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Morocco is an Arabic speaking country. Most Moroccan's speak at least a little French except in some of the more remote locations. In some areas of Morocco, Berber is the native language. Now I'm not suggesting you need to learn Arabic, French and Berber. That'd take some doing. But when you greet a Moroccan in Arabic, a whole new world of experiences will open up to you. You don't need to be fluent, not by any stretch. If you have just a few useful Arabic phrases, you will have some wonderful encounters with Moroccan people.
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Nski

Wednesday 21st of February 2018

I meant hello* Typing mistake

Nski

Wednesday 21st of February 2018

Heloo, Nice list you've got there, bravo! I would like to "correct" some words and add some you may need in daily conversations in Morocco, being Moroccan myself, you can trust me on that :) Please = Aafaak or Men fadlek Ok = wakha I want or I would like = aafaak beghit How much (asking for price) = beshehal ? Please take me to..(taxi driver or so...) = aafaak deenee.. That's enough (for quantity..) = baraka, shukran. Please come = aajee aafaak Please go = seer aafaak Please let me see = anshoof aafaak Please let me try = anjarreb aafaak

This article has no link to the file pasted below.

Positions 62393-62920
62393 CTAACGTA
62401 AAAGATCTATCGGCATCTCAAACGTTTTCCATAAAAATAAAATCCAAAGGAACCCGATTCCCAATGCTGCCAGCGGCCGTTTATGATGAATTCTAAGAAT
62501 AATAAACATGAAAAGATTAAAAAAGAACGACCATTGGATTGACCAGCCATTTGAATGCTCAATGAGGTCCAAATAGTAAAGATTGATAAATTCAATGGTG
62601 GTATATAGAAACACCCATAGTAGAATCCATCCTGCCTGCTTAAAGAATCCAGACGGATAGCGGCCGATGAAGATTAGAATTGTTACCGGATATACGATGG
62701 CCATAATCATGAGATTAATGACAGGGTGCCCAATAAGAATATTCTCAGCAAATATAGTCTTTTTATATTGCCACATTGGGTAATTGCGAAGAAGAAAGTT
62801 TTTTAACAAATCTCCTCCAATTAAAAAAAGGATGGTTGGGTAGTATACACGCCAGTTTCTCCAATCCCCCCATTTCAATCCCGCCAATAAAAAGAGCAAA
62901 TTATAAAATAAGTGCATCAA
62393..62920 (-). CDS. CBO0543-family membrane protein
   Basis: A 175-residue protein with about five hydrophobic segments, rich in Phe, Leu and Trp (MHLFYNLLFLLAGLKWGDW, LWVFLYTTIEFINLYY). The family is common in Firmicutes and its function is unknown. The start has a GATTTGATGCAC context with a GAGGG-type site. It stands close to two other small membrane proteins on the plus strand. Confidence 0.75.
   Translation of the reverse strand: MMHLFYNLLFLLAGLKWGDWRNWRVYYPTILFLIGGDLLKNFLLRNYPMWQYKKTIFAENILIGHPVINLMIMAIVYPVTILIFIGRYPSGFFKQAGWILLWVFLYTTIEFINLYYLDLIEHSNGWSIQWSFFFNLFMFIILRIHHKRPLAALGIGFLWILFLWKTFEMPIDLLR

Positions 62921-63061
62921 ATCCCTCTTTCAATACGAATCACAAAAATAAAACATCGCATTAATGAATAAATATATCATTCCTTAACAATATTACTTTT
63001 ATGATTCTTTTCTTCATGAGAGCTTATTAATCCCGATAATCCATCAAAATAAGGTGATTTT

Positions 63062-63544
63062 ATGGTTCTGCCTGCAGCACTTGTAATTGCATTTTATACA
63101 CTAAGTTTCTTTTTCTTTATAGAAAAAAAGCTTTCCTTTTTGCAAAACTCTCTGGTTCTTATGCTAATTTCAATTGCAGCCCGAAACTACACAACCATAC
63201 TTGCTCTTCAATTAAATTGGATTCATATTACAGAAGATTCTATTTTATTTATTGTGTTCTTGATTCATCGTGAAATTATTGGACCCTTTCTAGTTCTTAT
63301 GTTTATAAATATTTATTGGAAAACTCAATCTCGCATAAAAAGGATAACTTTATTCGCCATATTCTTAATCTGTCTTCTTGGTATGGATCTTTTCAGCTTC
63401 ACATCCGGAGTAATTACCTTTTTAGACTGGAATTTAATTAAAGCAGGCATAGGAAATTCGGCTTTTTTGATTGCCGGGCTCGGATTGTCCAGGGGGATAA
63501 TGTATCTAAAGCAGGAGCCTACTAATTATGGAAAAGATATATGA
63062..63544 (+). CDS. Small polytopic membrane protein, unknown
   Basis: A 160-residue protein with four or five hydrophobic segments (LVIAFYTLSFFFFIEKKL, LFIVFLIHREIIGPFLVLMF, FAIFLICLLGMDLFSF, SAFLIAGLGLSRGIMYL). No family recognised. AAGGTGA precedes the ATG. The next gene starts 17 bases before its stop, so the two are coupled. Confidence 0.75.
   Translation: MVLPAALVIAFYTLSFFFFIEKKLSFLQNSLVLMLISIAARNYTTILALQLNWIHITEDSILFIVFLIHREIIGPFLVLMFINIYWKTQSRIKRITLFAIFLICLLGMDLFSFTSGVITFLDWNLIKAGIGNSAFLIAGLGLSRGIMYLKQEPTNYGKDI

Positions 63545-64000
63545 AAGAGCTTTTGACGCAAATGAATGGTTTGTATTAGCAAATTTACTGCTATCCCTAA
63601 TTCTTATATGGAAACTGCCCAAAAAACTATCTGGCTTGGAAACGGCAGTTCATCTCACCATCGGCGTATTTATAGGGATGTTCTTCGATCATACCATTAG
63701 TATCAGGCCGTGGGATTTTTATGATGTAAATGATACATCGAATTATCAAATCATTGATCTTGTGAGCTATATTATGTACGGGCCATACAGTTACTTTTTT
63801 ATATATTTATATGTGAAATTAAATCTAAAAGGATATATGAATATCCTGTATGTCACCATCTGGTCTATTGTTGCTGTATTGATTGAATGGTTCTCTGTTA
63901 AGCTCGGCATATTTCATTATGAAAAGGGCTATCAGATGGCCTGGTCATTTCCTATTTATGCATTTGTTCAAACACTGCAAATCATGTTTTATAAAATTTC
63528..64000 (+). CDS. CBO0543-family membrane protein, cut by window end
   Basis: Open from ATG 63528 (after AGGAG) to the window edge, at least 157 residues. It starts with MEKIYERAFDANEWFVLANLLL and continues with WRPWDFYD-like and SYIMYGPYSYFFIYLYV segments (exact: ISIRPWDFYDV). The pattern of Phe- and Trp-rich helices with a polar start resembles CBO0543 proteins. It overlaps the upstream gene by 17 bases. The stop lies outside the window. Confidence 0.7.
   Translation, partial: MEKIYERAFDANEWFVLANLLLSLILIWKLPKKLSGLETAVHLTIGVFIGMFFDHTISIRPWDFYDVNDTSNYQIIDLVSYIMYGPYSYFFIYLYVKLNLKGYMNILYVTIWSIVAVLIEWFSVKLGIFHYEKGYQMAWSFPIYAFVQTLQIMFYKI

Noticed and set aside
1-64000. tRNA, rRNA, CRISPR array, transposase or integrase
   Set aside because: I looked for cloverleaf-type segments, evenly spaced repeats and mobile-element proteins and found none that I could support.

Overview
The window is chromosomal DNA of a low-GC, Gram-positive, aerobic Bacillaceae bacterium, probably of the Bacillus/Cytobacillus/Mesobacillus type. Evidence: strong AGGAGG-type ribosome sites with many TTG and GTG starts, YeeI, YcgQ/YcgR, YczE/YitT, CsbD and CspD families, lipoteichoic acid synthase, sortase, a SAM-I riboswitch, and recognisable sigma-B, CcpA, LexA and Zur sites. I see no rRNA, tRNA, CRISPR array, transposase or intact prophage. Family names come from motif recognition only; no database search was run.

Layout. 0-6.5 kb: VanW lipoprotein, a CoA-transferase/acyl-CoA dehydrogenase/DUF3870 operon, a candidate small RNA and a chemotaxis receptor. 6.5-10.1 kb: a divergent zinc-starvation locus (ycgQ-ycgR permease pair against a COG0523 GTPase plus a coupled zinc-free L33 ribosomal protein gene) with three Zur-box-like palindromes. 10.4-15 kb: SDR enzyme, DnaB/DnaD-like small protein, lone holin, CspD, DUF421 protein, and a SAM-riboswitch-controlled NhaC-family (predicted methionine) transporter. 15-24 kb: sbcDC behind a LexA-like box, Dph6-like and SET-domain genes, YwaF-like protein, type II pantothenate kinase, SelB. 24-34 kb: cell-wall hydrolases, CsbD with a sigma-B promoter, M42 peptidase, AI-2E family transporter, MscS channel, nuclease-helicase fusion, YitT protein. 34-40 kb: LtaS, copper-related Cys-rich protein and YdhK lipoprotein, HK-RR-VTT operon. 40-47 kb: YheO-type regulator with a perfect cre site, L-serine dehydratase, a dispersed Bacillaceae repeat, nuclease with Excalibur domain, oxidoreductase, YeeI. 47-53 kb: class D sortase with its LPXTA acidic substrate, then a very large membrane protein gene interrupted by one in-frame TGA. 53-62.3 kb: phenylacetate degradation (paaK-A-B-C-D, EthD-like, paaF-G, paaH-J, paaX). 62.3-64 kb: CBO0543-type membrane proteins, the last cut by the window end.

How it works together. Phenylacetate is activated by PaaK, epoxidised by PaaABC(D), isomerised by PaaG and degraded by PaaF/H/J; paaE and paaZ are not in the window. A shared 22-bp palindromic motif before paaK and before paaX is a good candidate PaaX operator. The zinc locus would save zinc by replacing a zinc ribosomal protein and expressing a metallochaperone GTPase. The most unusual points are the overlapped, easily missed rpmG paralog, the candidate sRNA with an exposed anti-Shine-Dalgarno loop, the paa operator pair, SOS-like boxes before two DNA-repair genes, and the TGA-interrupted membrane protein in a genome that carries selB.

I hope this would help! And welcome to Morocco, anytime.

All the best.

Donfaw

Sunday 6th of January 2019

hi there = excellent tips. could you also advise how to ask the taxi driver to please use the meter

Steve Duke

Wednesday 26th of July 2017

A REALLY excellent introduction to driving and much else in Morocco. Flawless as .a place to start.

Angela

Wednesday 2nd of August 2017

Thank you Steve. We're pleased you've found it useful.